In Mindo-still trying to catch up with my entries!
Trip Start Jun 27, 2008
89Trip End Ongoing
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Where I stayed
Banos: My physical challenge.
I awoke to the crowing of a few roosters. After a couple of weeks in Cotopaxi and the Quilotoa Loop the roosters good morning has become a welcome wake up call. I brushed my teeth and quickly changed into my bathing suit- hoping to get to the town's mineral baths as early as possible... beating the crowds. As I grabbed my keys I checked the time to discover it was merely 3:15am! Yikes!!! Stupid roosters I grumbled to myself as I crawled back into bed. I lay silently for an hour- enjoying the stillness of the morning. Finally around 4:30 I quietly snuck out of the dorm room to the bath house to enjoy the natural hot springs. I knew that today was going to be a great day.
The sun was shining brightly and seemed to promise a rewarding afternoon. I had the road almost to myself because the other tourists seemed unable to roll out of bed early while on vacation.
I was the first person to arrive at the first main waterfall. The sky tram operators were just arriving for the day. I looked at the yellow sky tram that was suspended from the metal wires- checked out the distance to the ground - checked out the distant destination and decided to pay the $1 fee for the ride across. I recalled passing another sky tram that was now a relic of rusting parts... tram suspended in the middle of the track- teetering back and forth in the wind... not a good thought!
I watched as the worker shut the gate- the latch didn't work. Hmmm... that probably isn't good. Peligroso? I questioned. No, seguro. He replied. As the tram started to whirl across the ravine I decided it would be best to switch sides and so I stood on the farthest end from the gate! J I quickly forgot about the safety or danger of the equipment as I looked at my surroundings. Surreal. Simply surreal.
I hiked and took photos for about 30 minutes before taking the return trip back. By now there were a few other tourists on bikes.
For the next couple of hours I stopped frequently
There were many tunnels that cut through the mountains- and thankfully bikers only had to make it through one. The map and bike shop both failed to mention the one tunnel! Although it was the shortest tunnel- and you could clearly see the exit- it still was a heart stopping adventure. Heading towards the light at the end of the tunnel had never had such meaning! I pedaled my little heart out in the eerie pitch black of the tunnel that was obviously not reinforced. My ears were on high alert for the sound of an approaching vehicle. Luckily none passed while I was in the pitch black tunnel!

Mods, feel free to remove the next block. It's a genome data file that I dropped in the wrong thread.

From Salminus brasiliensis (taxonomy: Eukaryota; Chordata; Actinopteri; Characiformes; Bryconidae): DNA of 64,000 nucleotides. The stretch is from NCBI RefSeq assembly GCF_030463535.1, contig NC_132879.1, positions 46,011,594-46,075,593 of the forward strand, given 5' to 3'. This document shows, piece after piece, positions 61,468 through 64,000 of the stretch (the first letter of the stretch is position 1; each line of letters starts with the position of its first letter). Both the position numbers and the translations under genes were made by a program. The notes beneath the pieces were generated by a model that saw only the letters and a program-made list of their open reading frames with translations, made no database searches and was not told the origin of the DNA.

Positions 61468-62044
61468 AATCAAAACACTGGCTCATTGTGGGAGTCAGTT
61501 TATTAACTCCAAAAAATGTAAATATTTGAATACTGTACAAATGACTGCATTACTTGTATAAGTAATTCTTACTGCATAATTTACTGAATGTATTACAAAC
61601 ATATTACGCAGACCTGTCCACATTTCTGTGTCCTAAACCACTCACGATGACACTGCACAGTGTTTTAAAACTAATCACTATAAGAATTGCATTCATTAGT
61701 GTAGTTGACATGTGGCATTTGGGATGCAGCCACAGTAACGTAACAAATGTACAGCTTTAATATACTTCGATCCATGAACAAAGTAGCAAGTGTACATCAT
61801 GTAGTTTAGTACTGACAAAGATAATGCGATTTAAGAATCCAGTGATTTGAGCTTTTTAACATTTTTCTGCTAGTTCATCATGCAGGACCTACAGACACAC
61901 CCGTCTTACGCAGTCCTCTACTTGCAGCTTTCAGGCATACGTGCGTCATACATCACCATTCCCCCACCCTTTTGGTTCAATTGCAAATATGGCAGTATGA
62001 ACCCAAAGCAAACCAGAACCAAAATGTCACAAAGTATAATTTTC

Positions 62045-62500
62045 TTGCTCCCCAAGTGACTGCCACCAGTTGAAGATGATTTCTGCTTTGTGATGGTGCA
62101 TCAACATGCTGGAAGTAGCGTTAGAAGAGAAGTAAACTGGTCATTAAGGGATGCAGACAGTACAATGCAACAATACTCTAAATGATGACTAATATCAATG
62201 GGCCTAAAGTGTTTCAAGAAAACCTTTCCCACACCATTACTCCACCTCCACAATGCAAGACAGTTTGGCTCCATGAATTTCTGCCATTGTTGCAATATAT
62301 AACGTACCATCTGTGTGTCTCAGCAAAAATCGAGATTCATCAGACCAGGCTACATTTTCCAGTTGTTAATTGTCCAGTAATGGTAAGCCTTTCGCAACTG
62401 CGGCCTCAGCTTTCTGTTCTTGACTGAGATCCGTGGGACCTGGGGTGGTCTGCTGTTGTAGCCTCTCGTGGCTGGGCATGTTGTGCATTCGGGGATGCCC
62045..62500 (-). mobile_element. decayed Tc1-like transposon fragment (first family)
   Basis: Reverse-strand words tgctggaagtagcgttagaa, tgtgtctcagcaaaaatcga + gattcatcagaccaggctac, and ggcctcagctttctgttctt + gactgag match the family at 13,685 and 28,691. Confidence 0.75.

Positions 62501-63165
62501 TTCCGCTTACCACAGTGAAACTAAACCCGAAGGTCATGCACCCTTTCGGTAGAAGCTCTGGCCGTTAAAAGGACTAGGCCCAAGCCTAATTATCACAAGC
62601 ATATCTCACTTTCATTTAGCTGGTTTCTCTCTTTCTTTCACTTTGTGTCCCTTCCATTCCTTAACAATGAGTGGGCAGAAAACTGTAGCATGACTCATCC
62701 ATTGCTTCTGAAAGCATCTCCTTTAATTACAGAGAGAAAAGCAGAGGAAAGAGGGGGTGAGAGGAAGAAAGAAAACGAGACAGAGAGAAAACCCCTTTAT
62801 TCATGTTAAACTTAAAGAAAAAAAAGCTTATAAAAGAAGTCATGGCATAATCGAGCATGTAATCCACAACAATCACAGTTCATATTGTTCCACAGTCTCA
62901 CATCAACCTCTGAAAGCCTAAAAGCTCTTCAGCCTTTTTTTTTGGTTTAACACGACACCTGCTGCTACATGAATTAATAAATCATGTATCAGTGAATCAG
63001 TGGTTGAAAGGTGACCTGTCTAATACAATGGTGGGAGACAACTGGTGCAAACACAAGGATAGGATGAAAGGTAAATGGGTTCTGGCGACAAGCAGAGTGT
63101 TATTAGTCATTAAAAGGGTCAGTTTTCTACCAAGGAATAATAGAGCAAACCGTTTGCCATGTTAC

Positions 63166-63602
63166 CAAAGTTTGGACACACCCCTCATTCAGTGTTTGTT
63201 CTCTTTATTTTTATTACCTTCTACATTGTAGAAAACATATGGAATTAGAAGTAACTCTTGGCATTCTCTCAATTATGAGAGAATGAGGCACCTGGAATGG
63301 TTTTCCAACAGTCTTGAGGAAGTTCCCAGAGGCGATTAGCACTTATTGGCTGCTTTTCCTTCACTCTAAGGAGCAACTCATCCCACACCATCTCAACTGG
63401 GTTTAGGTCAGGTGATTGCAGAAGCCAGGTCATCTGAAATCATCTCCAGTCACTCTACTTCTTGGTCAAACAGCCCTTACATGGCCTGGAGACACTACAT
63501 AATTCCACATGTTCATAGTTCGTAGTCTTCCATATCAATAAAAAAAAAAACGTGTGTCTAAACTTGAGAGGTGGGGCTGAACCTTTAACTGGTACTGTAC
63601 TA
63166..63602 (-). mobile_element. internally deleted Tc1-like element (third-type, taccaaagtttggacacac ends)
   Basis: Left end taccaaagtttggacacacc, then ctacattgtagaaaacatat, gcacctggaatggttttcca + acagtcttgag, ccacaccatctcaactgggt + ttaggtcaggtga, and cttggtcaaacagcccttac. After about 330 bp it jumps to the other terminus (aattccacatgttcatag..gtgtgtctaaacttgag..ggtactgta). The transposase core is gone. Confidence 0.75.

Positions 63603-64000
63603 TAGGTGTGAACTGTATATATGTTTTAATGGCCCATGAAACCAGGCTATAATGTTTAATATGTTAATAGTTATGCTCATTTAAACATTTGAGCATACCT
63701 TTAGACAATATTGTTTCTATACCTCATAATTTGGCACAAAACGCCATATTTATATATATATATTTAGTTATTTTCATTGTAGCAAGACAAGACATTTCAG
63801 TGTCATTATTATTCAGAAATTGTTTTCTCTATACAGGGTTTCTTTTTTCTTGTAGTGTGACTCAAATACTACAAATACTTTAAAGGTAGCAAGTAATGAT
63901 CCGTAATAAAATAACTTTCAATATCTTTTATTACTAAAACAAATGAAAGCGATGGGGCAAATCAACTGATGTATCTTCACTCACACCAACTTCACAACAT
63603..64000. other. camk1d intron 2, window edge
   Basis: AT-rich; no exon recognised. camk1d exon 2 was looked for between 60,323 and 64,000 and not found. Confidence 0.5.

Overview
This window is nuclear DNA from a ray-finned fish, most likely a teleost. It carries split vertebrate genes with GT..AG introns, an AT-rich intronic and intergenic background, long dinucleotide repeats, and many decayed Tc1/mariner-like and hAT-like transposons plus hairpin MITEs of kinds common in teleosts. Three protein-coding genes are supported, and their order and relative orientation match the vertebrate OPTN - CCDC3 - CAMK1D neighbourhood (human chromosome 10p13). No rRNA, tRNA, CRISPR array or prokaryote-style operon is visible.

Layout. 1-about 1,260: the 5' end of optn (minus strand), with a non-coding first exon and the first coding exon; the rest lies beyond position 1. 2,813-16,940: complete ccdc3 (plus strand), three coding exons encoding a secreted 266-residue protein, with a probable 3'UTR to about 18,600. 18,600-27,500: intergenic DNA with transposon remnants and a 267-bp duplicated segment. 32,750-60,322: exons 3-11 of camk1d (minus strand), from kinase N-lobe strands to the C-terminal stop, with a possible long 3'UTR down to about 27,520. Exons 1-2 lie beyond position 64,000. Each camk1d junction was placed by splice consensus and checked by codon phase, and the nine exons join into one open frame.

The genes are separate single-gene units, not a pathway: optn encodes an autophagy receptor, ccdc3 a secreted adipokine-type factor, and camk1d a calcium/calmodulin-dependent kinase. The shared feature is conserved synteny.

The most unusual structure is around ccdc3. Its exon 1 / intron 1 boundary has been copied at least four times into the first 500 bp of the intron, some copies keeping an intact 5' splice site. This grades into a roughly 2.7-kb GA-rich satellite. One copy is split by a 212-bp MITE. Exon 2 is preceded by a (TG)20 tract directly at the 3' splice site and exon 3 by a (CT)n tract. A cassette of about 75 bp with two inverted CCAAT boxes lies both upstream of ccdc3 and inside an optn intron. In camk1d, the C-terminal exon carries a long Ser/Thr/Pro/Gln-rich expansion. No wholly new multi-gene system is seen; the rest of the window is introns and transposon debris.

I approached the largest waterfall right before noon and hiked the one hour round trip up and back. I must be well over half way I thought happily. I watched as the majority of other bikers called it quits- placing their bikes into trucks and paying the $2 ride back. Glancing at my watch I wondered how people could throw in the towel before 1pm.
I bought a water and as I cheerfully slugged back the cool liquid I inquired as to how much further it was to Puyo. I almost choked when the woman answered 45 km! Gadzooks! I figured it must be all downhill if everyone says it takes 4-5 hours total. I better get a move on I thought as I began peddling. I was bound and determined to make it to Puyo!
Every 30-45 minutes there seemed to be another "look out" point- side roads that lead to various waterfalls... I rode every single one. In the beginning I took photos of every waterfall- "oooh'd and awwww'd at the beauty of each- being totally enamored by the sounds, smell and awesome force of the water
I lost ALL interest in these turn offs after I rode for 40 minutes on a rocky road to a look out that couldn't actually be considered to be a waterfall so much as it could be called a run off of some sort. The road was up and down- up and down the entire way. I was so happy when I finally approached the bridge- but to my GREAT dismay the bridge had not yet been completed! Disaster! I had to turn around and trek the 40 minutes back! THAT was the LAST time I rode one of those "look out" roads! And after that every waterfall I passed- I would appreciate it as I whizzed by- and in my head they would register briefly as "yup- another waterfall. Cool. Whatever. Where the hell is Puyo?" J
I huffed and puffed- pedaled and pushed- walked and rested throughout the remainder of the road to Puyo. I started to have an absolute HATRED for these STUPID yellow road signs that pictured a car going uphill- reminding me that the "practically all downhill" was highly misleading! I found myself playing the same game that I did while hiking up to the Cotopaxi refuge... picking a number between 10 and 25 and forcing myself to pedal that many revolutions before being able to take a brief break.
I physically hugged the green sign that announced Puyo! I MADE it and it only took me 9 hours including the one hour bus ride back!
What a rewarding day! One of my best!!!